Jennifer VanderLaan isn't one to judge a person based on appearance.
The 34-year-old wife and mother understands that no matter your background or social status everyone needs a helping hand at some point.
It's a lesson she learned a few years ago and a lesson she says God reminds her of every day. It's 11 a.m. and inside Booker T. Washington Recreation Center, VanderLaan takes one loaf of bread out of its package and neatly places slices side-by-side, organized into four rows of six.
"We've fed at least 3,000 people, easily," she says as she places slices of cheese on bread, followed by a slice of either ham or turkey.
Typically, weekends are reserved for extended mornings, lazy afternoons and activities that cater to one's own self, but VanderLaan dedicates at least one Saturday morning each month to others.
One hundred and forty-two bread slices make 71 sandwiches that VanderLaan and her mother, Sherry Reeves, pack into brown paper bags, making free lunches for anyone who walks through the door.
"Hi, how are you?" she says in her welcoming, subtle-southern Texas accent. "I'm Jennifer."
"Max," says one patron as he walks into the center's kitchen dressed in a blue work jumpsuit.
"Nice to meet you, Max," VanderLaan says as she shakes his hand. "How many lunches would you like?"
"Alright, would you like turkey, ham or peanut butter and jelly?"
She hands him one of the brown paper bags, gives him an orange and declines to take any donations from him.
"Do you know anybody, a neighbor or somebody else that might need a lunch and you can take one to them?" she asks.
"Yeah. Let's get him the ham."
"OK, let's do that. There's no need for you to eat alone, maybe you can eat with your friend," she says with a smile.
"I think I'll do that," he says.
Sack Lunch Saturday, a donation-driven community program headed by VanderLaan, began almost four years ago.
Every second Saturday, VanderLaan invites people from the community into the recreation center for a free lunch.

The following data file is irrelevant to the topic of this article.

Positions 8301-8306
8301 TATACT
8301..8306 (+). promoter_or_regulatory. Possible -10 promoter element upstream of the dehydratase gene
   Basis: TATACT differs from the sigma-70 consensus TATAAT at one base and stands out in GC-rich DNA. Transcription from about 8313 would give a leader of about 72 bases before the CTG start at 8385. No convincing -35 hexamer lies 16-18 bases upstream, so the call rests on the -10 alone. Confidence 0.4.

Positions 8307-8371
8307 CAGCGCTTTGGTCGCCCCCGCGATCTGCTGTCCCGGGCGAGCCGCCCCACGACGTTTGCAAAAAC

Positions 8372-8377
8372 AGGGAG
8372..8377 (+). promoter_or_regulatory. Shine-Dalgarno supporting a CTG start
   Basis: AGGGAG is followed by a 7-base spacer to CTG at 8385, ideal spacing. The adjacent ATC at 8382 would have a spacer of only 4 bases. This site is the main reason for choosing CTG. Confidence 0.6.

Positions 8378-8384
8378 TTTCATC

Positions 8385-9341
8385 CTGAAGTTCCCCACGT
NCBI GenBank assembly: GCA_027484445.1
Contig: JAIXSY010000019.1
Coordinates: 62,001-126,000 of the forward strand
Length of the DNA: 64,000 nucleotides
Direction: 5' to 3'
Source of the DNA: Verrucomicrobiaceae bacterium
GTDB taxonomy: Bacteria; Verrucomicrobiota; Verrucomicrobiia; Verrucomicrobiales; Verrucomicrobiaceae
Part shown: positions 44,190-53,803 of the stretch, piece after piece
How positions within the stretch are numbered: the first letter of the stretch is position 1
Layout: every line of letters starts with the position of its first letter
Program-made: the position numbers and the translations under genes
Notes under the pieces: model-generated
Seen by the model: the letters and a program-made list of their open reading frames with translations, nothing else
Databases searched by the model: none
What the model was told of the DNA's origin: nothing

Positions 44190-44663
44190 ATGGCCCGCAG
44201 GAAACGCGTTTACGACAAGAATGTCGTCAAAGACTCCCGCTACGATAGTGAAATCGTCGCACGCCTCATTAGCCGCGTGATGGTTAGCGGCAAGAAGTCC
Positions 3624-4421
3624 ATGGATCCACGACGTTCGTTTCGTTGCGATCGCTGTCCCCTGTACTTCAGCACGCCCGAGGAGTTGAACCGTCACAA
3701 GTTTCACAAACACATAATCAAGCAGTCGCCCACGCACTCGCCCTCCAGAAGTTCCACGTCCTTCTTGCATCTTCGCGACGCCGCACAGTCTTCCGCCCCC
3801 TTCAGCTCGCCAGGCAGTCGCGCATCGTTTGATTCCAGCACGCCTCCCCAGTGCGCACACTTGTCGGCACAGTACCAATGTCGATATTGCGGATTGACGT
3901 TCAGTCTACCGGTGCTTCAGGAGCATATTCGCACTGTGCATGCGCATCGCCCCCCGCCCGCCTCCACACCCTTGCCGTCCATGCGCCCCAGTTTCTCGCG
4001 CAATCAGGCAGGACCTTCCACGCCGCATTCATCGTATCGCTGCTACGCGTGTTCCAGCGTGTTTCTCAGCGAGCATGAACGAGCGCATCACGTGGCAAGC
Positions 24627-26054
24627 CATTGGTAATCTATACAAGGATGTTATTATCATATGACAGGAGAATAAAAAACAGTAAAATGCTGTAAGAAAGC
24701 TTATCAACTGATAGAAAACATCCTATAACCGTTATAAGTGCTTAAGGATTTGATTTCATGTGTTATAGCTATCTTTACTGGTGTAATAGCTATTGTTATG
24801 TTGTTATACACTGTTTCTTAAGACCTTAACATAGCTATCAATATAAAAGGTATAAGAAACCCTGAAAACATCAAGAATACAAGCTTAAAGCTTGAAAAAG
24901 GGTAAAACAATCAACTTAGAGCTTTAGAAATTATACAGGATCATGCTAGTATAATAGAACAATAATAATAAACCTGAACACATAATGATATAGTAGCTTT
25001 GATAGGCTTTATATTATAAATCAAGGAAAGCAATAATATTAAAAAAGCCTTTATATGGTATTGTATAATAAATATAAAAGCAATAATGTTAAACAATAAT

It's doesn't matter what kind of car a person drives or how clean their clothes look, if they want a free lunch, VanderLaan will give them one. No questions asked.
Like most people who seek a free lunch, VanderLaan once experienced a rough patch herself. A previous marriage ended in divorce and left VanderLaan searching for a bit of guidance.
She went to the place that led her to create the lunch program -- her church.
"God has blessed me with a good child there," Reeves says, as VanderLaan hands a couple of sack lunches to a pair of older women.
VanderLaan and her mother admit their work is a service to God and it's not about them.
Sack Lunch Saturday began when VanderLaan's church, First Baptist Cleburne, started a selfless-mission movement called For My Neighbor.
One suggestion for a project was to feed the community.
"We decided to do sack lunches because it was easy. You don't necessarily have to train people to do that," VanderLaan said. "There were a few donations to help us get started and we've been making sandwiches ever since, haven't we?"
On most days, VanderLaan and her mother are joined by other volunteers who help make sandwiches and help wave down motorists during lunch time who might like a snack.
Chris Smith, First Baptist Church associate pastor, also helps VanderLaan from time to time. Smith said he agrees with VanderLaan that kindness shouldn't happen once a month.
"This is a time for us to show the community that we care," he said. "We can't make lunches every day, but we can show kindness. Whether it's helping someone change a flat or helping them get something to eat."
VanderLaan tells the story of a man who admitted that he knew God hadn't forgotten about him but hard times had hit him hard.
One day he came to Sack Lunch Saturday and told VanderLaan that the lunch program showed him that there was still help, hope and people who cared about each other.
"It makes a big difference just to have someone ask you your name, shake your hand and ask if you need help," she said as she stuffs the last peanut butter and jelly sandwich into a plastic sandwich bag. "That's something easy we can do -- we should do it all the time anyhow."
For two hours, patrons as young as 10 and as old as 60 came to the center for a free lunch. Each person received the same greeting -- a handshake, a look in the eye, a smile and a "nice to meet ya."
At 1 p.m., VanderLaan and Reeves wipe down the counters, sweep up crumbs and throw away the empty bread bags and meat trays.
The counter that held 71 brown paper bags is bare and Reeves, Smith and VanderLaan call it a day, but not before thanking God for his work.
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